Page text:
You don’t see a lot of healthcare reinsurance disputes but in the case discussed below a dispute arose after a heart transplant took place. A motion to dismiss the complaint was granted (or at least recommended by the Magistrate Judge). It involves statutory construction.
In Health First Health Plans, Inc. v. American National Insurance Co., No. 3:20-cv-00226 (S.D. Tex. Sep. 13, 2021), a health insurance company sued its reinsurer under an HMO Excess Reinsurance Agreement for breach of contract and statutory claims under Texas law for wrongful denial and prompt payment claims for failing to reimburse the insurer after it paid for a heart transplant. The reinsurer moved to dismiss the statutory claims.
In granting the motion to dismiss, the Magistrate Judge found that the cedent was barred from bringing the statutory claims against the reinsurer. The court pointed to the Texas Insurance Code, section 593.055, which provides that “[a] person does not have a right against a reinsurer that is not specifically stated in: (1) the reinsurance contract; or (2) a specific agreement between the reinsurer and the person.” According to the Magistrate Judge, based on the plain language of this provision, a cause of action against a reinsurer must be based on the terms of the reinsurance contract or other agreement between the parties.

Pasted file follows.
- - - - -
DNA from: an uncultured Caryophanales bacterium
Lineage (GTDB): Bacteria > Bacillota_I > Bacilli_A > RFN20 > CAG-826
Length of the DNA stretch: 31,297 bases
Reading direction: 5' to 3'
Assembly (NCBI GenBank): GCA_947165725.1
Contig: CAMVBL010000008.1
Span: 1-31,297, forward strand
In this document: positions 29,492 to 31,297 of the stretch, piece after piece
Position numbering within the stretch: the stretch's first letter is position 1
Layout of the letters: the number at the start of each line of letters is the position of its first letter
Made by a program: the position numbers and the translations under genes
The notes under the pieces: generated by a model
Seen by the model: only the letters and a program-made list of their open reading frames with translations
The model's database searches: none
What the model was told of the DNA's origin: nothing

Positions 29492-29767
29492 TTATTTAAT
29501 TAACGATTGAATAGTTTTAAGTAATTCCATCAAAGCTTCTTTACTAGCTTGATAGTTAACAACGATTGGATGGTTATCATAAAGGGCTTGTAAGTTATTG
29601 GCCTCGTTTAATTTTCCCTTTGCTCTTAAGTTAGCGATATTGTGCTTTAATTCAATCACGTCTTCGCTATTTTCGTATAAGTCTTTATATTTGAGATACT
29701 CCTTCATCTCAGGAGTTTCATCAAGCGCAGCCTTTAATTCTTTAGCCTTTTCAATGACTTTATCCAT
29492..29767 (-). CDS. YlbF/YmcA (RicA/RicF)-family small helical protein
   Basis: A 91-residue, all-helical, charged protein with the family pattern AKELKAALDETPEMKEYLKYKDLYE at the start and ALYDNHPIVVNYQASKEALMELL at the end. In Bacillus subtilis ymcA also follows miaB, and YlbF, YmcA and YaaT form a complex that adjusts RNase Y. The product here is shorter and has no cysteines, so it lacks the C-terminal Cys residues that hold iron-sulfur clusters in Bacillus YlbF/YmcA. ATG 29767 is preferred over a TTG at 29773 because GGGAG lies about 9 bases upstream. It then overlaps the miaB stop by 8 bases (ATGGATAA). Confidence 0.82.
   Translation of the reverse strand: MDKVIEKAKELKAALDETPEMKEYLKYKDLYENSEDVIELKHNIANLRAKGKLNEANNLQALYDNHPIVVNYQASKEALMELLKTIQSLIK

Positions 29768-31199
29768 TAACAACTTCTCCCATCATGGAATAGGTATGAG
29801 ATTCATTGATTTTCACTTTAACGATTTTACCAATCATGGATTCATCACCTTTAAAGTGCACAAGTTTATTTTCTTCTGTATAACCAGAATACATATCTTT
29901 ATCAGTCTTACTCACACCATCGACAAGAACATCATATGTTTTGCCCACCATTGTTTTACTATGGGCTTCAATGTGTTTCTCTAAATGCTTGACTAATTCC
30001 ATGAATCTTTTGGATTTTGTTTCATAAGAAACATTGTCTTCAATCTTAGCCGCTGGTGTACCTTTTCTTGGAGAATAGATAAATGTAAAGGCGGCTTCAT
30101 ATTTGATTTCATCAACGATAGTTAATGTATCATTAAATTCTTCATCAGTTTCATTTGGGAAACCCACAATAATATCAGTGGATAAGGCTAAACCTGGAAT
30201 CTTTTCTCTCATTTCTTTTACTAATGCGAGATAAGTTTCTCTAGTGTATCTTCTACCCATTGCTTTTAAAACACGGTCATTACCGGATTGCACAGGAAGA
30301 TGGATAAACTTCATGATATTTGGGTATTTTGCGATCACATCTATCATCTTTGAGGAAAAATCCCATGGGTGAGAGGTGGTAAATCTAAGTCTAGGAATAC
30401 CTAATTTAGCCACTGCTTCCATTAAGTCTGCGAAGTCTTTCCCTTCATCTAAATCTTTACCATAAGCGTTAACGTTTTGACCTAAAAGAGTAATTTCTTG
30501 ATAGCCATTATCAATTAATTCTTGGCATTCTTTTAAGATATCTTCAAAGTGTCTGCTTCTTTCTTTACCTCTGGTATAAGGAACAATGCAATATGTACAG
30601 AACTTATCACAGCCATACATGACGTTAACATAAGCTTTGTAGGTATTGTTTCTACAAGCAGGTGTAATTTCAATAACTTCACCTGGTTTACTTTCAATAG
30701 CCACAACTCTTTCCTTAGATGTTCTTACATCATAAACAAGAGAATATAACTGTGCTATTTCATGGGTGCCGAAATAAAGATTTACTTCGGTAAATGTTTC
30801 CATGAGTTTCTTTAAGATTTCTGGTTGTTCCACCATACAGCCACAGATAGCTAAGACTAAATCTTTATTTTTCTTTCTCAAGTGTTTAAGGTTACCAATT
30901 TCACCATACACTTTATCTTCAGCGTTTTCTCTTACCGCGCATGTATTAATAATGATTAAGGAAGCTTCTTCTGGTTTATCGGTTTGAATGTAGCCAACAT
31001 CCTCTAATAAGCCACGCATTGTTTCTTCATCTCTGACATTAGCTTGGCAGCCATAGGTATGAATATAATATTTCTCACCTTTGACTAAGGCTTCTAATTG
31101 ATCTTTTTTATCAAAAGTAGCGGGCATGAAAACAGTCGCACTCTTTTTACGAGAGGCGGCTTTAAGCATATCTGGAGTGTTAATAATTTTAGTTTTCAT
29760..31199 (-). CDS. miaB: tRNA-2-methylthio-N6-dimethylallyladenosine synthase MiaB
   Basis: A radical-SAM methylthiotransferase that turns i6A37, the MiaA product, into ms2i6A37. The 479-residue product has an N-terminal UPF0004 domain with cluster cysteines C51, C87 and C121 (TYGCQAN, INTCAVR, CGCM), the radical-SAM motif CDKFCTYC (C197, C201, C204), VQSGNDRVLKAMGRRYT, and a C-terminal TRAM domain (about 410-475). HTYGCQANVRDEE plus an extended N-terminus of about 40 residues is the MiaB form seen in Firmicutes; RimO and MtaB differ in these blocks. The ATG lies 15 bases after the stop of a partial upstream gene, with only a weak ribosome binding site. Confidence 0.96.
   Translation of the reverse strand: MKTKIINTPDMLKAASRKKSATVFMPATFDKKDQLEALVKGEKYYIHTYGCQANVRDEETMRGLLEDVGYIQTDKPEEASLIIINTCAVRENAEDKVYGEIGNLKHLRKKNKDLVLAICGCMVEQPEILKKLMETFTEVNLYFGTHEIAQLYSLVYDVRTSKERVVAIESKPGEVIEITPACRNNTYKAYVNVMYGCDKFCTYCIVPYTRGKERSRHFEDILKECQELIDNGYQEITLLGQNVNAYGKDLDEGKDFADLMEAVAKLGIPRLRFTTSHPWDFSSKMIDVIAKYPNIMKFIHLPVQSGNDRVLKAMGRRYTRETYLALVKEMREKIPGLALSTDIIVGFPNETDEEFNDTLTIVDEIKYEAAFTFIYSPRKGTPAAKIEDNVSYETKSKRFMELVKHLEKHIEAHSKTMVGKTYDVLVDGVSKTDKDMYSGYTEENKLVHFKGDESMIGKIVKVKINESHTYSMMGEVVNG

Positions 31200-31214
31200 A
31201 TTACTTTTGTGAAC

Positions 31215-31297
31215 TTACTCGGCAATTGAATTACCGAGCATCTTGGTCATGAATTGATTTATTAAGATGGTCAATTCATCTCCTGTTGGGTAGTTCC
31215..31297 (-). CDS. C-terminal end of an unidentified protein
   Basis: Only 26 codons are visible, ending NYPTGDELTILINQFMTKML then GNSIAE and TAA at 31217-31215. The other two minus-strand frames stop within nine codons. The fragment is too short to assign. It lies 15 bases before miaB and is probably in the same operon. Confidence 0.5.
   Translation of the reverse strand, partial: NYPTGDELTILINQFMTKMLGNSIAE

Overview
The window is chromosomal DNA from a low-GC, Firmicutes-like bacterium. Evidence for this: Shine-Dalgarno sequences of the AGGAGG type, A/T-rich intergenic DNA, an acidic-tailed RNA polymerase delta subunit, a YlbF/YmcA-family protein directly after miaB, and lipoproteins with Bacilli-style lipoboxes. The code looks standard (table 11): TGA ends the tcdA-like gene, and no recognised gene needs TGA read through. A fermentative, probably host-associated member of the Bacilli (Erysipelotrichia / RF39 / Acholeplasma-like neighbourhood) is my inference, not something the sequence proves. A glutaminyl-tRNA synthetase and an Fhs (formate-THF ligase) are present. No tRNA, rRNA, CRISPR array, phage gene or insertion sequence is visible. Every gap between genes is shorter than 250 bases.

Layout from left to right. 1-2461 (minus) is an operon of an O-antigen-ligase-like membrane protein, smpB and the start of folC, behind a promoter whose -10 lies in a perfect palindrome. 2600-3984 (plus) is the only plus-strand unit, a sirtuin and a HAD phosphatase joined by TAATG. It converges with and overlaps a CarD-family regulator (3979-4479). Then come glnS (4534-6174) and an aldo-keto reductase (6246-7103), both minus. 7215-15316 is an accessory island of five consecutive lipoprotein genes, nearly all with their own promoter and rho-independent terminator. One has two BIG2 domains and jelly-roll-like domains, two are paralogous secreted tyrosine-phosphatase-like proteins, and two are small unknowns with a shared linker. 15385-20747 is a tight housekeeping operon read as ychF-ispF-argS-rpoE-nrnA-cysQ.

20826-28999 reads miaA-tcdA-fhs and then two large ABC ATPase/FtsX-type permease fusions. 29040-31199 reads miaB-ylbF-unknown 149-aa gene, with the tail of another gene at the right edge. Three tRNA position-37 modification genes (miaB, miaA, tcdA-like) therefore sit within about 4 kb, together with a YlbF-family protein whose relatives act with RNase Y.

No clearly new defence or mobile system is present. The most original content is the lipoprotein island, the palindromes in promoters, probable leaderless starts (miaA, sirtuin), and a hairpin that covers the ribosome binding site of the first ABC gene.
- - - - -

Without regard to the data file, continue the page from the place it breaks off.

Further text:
The Magistrate Judge rejected the cedent’s attempt to avoid the import of the statute by arguing that the reinsurance agreement was not a true reinsurance agreement. Besides the reference to reinsurance throughout the reinsurance agreement, the Magistrate Judge found a judicial admission that the reinsurer was the cedent’s reinsurer in the second amended complaint. The Magistrate Judge also rejected the cedent’s other arguments, including that the statute only applied to underlying insureds and that there was no language in the statutes that precluded a claim by a cedent.
The Magistrate Judge concluded that the statute prohibited extra-contractual claims brought against reinsurers unless specifically authorized by a reinsurance contract or by a separate written agreement, and it did not matter whether the party bringing the claim is the original insured, a policyholder or the cedent.